Portal:Lithuania


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Lithuania (/ˌlɪθjuˈniə/ (listen) LITH-ew-AY-nee-ə; Lithuanian: Lietuva [lʲɪɛtʊˈvɐ]), officially the Republic of Lithuania (Lithuanian: Lietuvos Respublika), is a country in the Baltic region of Europe. It is one of the Baltic states and lies on the eastern shore of the Baltic Sea to the southeast of Sweden and the east of Denmark, with Latvia to the north, Belarus to the east and south, Poland to the south, and Kaliningrad Oblast of Russia to the southwest. Lithuania covers an area of 65,300 km2 (25,200 sq mi), with a population of 2.7 million. Its capital and largest city is Vilnius; other major cities are Kaunas and Klaipėda. Lithuanians belong to the ethno-linguistic group of the Balts and speak Lithuanian, one of only a few living Baltic languages.

For centuries the southeastern shores of the Baltic Sea were inhabited by various Baltic tribes. In the 1230s, Lithuanian lands were united by Mindaugas, founding the Kingdom of Lithuania on 6 July 1253. In the 14th century, the Grand Duchy of Lithuania was the largest country in Europe; present-day Lithuania, Belarus, Ukraine, and parts of Poland and Russia were all lands of the Grand Duchy. With the Union of Lublin of 1569, Lithuania and Poland formed a voluntary two-state personal union, the Polish–Lithuanian Commonwealth. The Commonwealth lasted more than two centuries, until neighbouring countries dismantled it in 1772–1795, with the Russian Empire annexing most of Lithuania's territory. As World War I ended, Lithuania's Act of Independence was signed on 16 February 1918, founding the modern Republic of Lithuania. In World War II, Lithuania was occupied first by the Soviet Union and then by Nazi Germany. Towards the end of the war in 1944, when the Germans were retreating, Soviet Union reoccupied Lithuania. Lithuanian armed resistance to the Soviet occupation lasted until the early 1950s. On 11 March 1990, a year before the formal dissolution of the Soviet Union, Lithuania passed the Act of the Re-Establishment of the State of Lithuania, becoming the first Soviet republic to proclaim its independence.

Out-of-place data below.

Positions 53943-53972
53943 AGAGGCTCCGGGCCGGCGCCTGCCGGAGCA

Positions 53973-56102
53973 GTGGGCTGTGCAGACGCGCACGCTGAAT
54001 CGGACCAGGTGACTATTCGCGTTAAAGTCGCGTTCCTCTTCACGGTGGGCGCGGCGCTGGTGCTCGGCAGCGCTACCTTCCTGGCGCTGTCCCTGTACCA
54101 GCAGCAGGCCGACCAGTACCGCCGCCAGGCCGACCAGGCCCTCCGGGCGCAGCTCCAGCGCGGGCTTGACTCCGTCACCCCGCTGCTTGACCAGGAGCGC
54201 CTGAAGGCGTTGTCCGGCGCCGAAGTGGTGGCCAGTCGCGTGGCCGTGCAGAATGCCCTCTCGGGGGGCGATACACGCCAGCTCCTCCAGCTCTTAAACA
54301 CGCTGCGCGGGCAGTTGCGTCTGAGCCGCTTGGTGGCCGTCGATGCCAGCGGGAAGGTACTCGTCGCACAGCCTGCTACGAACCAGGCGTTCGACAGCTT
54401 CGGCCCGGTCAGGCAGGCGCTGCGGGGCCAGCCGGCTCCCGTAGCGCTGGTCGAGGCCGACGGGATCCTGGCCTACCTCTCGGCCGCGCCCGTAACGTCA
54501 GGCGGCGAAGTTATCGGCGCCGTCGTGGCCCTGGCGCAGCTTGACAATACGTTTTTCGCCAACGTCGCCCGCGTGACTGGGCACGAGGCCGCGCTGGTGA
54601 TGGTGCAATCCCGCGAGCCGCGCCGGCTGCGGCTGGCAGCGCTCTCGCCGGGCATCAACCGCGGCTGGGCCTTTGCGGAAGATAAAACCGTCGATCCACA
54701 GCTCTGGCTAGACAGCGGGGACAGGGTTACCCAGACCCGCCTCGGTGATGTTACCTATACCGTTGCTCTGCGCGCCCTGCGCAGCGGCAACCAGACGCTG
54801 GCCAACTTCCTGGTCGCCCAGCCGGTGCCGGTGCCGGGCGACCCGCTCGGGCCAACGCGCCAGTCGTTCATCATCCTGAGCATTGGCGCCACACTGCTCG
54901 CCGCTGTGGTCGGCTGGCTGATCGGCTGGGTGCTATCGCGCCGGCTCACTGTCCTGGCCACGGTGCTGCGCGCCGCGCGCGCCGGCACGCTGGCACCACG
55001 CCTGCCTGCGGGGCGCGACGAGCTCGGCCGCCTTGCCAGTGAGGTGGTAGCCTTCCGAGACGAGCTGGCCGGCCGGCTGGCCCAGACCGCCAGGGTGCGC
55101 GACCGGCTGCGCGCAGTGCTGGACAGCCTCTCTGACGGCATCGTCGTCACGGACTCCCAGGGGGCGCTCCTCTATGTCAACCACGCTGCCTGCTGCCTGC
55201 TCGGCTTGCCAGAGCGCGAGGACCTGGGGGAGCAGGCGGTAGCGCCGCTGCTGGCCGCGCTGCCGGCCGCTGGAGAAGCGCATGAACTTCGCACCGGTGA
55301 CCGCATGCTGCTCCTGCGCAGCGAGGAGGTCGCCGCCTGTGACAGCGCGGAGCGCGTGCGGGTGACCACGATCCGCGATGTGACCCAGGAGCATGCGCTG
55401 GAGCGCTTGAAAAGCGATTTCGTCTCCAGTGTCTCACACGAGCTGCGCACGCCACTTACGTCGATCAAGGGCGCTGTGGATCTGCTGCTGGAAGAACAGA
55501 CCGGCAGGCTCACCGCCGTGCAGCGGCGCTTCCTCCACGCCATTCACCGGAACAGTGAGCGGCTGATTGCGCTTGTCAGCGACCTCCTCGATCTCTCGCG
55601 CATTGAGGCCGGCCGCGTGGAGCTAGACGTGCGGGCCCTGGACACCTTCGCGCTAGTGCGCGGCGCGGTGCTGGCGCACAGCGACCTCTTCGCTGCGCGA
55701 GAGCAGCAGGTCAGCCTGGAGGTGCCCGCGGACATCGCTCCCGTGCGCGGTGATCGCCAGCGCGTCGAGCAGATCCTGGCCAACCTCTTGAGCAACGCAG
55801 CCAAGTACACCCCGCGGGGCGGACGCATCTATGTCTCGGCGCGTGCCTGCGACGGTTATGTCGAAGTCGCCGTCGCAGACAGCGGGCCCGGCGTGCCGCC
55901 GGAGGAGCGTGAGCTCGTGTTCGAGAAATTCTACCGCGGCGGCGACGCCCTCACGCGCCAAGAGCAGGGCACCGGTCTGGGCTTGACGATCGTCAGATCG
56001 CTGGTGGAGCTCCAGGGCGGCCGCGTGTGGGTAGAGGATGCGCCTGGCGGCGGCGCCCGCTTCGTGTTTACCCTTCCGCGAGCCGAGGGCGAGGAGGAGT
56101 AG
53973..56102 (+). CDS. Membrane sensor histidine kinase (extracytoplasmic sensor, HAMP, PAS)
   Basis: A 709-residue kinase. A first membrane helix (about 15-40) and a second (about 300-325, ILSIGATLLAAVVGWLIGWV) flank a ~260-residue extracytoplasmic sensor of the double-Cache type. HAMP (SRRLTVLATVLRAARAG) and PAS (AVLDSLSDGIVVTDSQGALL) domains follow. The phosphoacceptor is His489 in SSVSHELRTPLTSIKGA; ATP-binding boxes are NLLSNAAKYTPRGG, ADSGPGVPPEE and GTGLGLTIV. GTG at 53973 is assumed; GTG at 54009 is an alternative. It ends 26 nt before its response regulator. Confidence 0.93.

Lithuania is a developed country, with a high income advanced economy; ranking very high in the Human Development Index. It ranks favourably in terms of civil liberties, press freedom and internet freedom. However, Lithuania has experienced a gradual population decline since the 1990s, with social issues such as income inequality and high suicide rate remaining a problem. Lithuania is a member of the European Union, the Council of Europe, eurozone, the Nordic Investment Bank, Schengen Agreement, NATO and OECD. It participates in the Nordic-Baltic Eight (NB8) regional co-operation format. (Full article...)

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Comparison of planned and actual territorial changes in the Molotov–Ribbentrop Pact (click on the image for higher resolution). Soviet sphere of influence and territorial acquisitions are in orange.